For all my skittishness, I’m enjoying not being a master of my own surroundings from the get-go. I’m having to learn the ways of the wilderness rather than merely applying the things I’d already learned in previous Far Cry games to a new setting. Before long, I come to identify animal sounds so that I can distinguish between creatures and better understand when I’m actually in danger, and when those screaming goats are just playing tricks on me. Other skills I pick up include not getting stomped by a rhino when I nearly walk into the side of its paunch, and how to scout out enemy outposts without Hedwurg the mesolithic drone owl.
I seek out campfires and side-missions by following the sounds of violence. My first such intervention proved disastrous, as I tracked down a group of Wenja hunters (goodies) being assailed by a couple of Udam (baddies). It was one of those moments when I wish there was a button that let me scream ‘WENJAAAA!’, as I charged into the fray and helped club the assailants to death. My heroism was short-lived however, as a fusillade of arrows and spears flew out of the dense foliage into our stupid Wenja faces. See, without a mini-map or hunter vision, foliage is just as useful to the AI as it is to the player, particularly in a world as fecund as Oros. In fact, this is the first time in a AAA game that I can recall foliage actually being of any use to AI, making the enemy seem much smarter…and more menacing.
Chasing sounds is great for finding scuffles and animals, but to get a bigger picture of the world, I climb Oros’ clifftops and peaks, where I scan the formidable landscape for pillars of smoke rising from outposts and bonfire towers waiting to be lit. By night, I can see the glow of distant fires from my lofty perch, or if I’m creeping through the haunting night-time forests, I spy camp-light creeping among the trees. As with the foliage, the lack of superimposed visual aids has turned what would otherwise be little more than an aesthetic flourish into a whole new layer of gameplay. Each time I take out the final enemy at an outpost that I find and infiltrate without the aid of the UI, the carnal rush of bloody victory feels pure, raw, and undiluted.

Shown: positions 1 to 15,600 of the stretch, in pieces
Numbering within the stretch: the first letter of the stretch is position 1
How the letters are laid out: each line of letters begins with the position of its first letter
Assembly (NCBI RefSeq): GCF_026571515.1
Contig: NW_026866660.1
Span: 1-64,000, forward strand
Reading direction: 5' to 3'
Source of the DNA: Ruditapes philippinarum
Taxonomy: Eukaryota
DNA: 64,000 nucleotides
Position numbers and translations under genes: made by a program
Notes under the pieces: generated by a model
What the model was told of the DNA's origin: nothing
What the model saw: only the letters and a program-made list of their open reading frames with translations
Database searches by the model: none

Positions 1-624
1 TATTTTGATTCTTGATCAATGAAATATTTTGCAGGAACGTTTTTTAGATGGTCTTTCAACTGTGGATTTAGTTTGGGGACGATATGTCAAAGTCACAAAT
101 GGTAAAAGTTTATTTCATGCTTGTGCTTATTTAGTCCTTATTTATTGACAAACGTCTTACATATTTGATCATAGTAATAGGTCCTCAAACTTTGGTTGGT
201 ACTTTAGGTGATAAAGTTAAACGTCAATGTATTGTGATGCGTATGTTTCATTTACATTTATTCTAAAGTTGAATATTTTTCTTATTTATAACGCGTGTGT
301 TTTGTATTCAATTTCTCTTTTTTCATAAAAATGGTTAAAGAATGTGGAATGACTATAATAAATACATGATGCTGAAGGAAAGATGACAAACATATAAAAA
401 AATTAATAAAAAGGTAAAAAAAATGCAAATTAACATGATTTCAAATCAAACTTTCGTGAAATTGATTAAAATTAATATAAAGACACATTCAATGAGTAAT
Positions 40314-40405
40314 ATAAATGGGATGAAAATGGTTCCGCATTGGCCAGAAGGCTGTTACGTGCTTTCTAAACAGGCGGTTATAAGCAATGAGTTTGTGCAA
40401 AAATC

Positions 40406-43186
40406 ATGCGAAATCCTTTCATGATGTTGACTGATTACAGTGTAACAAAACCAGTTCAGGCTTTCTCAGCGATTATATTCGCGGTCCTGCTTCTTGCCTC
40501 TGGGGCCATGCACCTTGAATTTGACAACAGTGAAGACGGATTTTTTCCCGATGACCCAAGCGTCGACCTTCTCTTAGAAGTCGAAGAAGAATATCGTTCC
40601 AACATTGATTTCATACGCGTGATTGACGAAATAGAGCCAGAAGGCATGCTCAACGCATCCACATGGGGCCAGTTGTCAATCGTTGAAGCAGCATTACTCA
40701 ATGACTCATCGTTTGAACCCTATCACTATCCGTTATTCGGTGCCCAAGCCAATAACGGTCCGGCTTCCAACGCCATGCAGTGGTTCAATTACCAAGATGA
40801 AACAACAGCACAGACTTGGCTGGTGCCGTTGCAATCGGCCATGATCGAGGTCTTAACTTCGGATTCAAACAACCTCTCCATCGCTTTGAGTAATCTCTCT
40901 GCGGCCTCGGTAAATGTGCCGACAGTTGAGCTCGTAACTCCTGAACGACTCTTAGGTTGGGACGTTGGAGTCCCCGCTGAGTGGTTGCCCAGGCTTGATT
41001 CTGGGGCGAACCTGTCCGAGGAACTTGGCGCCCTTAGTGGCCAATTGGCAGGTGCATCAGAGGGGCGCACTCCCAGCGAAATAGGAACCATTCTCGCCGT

And all the while I’m exploring the world, I feel an odd sense of contentment that I can’t quite place – strange, given how I’m definitely dying, and getting lost and confused a lot more than I would otherwise. It’s only when I compare my experience with another Ubisoft game that I’m currently playing, Assassin’s Creed IV: Black Flag (late to the party, I know), that it hits me: I’m not obsessing over arbitrary collectibles all the time!
With no mini-map harrying me about the fact that at any one time there are at least five objects or places in a 100ft perimeter of me that I can collect or explore, or a pause-screen map pointing me to all the bonfires and camps I should be liberating, I feel free of my completionist anxiety to sweep up every trivial little objective around me. Of course, like any vigilant caveman, I keep an eye out for caves and treasures, and if I spot an outpost along my travels then I’ll immediately attempt to capture it, but doing so without the constant nudges of a UI makes the process less gamey and more experiential.
As I wander Oros, whose sights and sounds are organically becoming more familiar to me by the day, I feel completely present in the moment-to-moment concerns of the caveman, rather than the synthetic concerns of the Ubisoft open-world game. This is the experience I was looking for…
A big part of gaming is to learn and experience growth; to go on a journey from rookie to pro, amateur to master, or, in this case, wandering nomad to tribal leader. The big problem with Far Cry Primal is that by default it offers no room to grow for people familiar with the series. Strip away just some of these comforts and UI privileges however, and you can engage with the wonderment of a fantastic setting and premise that’s been held back only by its tired series trappings.
Granted, plenty of gamers will want more immediacy and direction than my caveman experience offers, but you can find that in just about any AAA game today. Stomping around a beautifully-realised prehistoric land, on the other hand, is a rare luxury in the medium, and I refuse to have that tempered by mini-maps, heat detectors, or some bastard owl.